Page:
Odd Mauser Broomhandle stripper clips


#1

I put in order the archives and have found old record about sale of the Mauser Broomhandle stripper clips. These clips have seemed to me unusual. Here that the seller writes:

[color=#0000FF]Extremely rare stripper clips for Bromhandle Mauser Mod.C96 of the German imperial navy! Navy proof with imperial crown and M for Marine (navy) Stripper clip and feather nickel-plated. Clip has corrosion by use in the navy and seawater. Auction contains three clips, see picture. Rarity for the WWI navy and Mauser collector! [/color]

I saw brands from the manufacturer, but I never saw brands of the customer. Somebody saw such clips? What can you tell about these clips?


#2

I’ve seen a couple of these for sale and missed both of them. Those ones came out of Italy and my guess is that they were made for the Italian Navy who were the first service user of the Mauser C96 which they styled the Model 1899 after the year of adoption.

The picture I have of the marking is a very small file, much cleaned up in Photoshop so my apologies for any shortcomings it might have. The original picture was a very grotty one and this was the best result I could come up with;

Happy collecting, Peter


#3

I’ve seen a couple of them for sale over here.

The crown/M are unmistakingly German Imperial Crown/M’s. But of course that is no guarantee that the Imperial navy either used or accepted them.

Faking of Imperial navy items has been a cottage industry for ages, sadly.


#4

Guys,
excuse, but I think that it is a fake. I didn’t manage to find the proof of existence of such identification mark on clips. Certainly I know that there can be wonderful things which anybody never saw, but I think that it not such case. I have compared proofs on pistols and clips and I can tell that they have differences.


#5

Differences are to be expected between objects.

There were many suppliers of dies, and these had a limited life span as well. That makes spotting or identifying fakes even more difficult.

On the other hand, what would be the financial gain of faking a stripper clip marking?


#6

[quote=“Vlim”]Differences are to be expected between objects.

There were many suppliers of dies, and these had a limited life span as well. That makes spotting or identifying fakes even more difficult.

On the other hand, what would be the financial gain of faking a stripper clip marking?[/quote]
Vlim,

  1. Now we see brands of the user instead of the manufacturer. I never heard that someone ordered manufacture of clips with the your brand.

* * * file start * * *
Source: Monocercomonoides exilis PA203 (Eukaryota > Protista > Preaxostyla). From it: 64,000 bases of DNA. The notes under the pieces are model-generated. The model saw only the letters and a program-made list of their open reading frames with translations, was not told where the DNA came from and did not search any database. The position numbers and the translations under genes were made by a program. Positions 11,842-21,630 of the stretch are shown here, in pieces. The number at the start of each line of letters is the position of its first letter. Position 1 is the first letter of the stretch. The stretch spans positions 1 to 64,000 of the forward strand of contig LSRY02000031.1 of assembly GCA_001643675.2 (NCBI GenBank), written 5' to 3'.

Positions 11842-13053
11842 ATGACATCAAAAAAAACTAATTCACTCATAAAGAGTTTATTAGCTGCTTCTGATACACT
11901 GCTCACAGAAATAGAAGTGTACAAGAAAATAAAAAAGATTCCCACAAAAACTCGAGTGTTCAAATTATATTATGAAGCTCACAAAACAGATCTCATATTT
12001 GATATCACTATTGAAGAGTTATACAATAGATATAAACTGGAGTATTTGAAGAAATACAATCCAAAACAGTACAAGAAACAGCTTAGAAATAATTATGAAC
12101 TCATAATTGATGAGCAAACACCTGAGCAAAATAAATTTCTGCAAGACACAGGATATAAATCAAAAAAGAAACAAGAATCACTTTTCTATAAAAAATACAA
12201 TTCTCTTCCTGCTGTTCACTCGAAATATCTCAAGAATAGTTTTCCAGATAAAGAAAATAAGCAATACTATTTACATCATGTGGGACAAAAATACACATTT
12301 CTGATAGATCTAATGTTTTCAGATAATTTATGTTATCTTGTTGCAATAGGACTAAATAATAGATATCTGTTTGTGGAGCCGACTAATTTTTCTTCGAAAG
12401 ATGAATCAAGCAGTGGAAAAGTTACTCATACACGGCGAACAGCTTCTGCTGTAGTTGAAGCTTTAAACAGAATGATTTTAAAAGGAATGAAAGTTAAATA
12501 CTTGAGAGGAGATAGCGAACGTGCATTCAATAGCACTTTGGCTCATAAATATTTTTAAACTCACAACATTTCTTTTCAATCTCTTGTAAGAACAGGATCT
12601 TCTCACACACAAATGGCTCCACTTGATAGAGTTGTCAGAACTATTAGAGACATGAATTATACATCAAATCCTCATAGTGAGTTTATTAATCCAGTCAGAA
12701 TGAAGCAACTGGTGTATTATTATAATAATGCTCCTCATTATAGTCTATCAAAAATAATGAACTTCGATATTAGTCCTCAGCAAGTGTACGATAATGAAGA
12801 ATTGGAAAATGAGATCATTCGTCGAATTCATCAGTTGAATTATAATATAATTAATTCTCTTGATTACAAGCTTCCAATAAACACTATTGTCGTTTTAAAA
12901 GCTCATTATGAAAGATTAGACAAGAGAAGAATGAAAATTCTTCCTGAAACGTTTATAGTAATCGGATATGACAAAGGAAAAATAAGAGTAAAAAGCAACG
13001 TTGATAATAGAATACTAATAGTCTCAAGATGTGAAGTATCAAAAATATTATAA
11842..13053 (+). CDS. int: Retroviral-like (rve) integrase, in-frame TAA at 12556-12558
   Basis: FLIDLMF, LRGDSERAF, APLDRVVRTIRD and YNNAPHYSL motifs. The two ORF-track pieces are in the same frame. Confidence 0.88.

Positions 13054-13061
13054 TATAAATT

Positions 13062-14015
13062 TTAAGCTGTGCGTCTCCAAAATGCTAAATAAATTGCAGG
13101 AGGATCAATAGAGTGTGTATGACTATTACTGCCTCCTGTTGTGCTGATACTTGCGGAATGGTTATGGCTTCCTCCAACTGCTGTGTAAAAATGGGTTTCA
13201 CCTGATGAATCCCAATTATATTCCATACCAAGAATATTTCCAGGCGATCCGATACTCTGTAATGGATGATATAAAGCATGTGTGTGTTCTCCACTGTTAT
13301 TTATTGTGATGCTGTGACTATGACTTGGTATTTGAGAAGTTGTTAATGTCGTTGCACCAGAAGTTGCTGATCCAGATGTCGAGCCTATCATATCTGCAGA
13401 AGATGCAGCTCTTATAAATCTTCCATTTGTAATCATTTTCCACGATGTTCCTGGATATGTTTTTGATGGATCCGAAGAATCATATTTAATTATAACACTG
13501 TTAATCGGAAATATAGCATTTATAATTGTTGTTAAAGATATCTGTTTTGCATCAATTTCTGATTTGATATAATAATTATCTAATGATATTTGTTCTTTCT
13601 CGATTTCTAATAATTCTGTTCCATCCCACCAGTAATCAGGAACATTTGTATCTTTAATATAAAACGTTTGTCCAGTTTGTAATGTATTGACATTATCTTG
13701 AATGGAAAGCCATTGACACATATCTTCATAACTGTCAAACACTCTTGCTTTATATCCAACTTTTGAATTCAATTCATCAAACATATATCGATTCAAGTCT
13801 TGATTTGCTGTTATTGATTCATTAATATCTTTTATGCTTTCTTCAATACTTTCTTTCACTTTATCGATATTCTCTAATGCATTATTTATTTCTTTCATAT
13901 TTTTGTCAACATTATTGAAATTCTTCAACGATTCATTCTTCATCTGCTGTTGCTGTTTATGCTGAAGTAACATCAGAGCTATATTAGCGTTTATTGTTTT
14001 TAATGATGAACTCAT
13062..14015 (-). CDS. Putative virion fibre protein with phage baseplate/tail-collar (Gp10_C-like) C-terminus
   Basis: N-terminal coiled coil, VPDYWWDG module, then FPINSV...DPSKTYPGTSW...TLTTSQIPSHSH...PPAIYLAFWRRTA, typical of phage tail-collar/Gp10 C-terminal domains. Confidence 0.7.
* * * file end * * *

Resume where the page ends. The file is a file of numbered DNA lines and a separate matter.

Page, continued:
2. In Germany there was only one manufacturer of clips for a Mauser С96 pistol - DWM. But DWM were partners of the “Mauser” firm and always branded the your name for any product concerning production of the “Mauser” firm.
  3. I suppose possibility of manufacturing of advertizing party of clips for deliveries together with pistols but then this fact would be known.
  4. Clips for a Mauser pistol having brands cost more expensive of the much more faceless clips.

#7

Impossible to tell for sure but I too think these ‘proofed’ clips are fakes.

As far as I know there are only two clips marked for the end user, these ones and the 7,92x57 ones with the "SS’ markings. Any items marked for the Imperial Kriegsmarine and the ‘SS’ have a significant uplift in their rarity and value, little wonder that they are the most faked markings.

Many clips have a makers mark, a few have patent information or a part number but the only other clip with an indication of the end user are the British made clips for 7,62x54R that have an ‘L’ indicating that they are for Land use.

Cartridge clips are disposable items, made to be used once then thrown away, at least in times of war. There seems to be no point in their having a property mark, if there is one it should be on the packaging holding the clipped ammunition.

Does anyone know when C96 pistols were issued to the German Marine? I know they had some towards the end of the First War but were they issued to units sent to China for the Boxer Rebellion? The Matrosen regiments based in Flanders? Dockyard Police units? Most contemporary pictures show sailors armed with P’08 pistols rather than anything else.

I’d still like one of these little clips though!

Happy collecting, Peter


#8

I have no detailed information on the use of the C96 by the German navy, so any comments on that are purely speculative on my side.

It is possible that the navy (or what was left of it) used the C96 as a replacement during the interbellum period. C96 distribution during war time was mainly to rear and second echelon troops.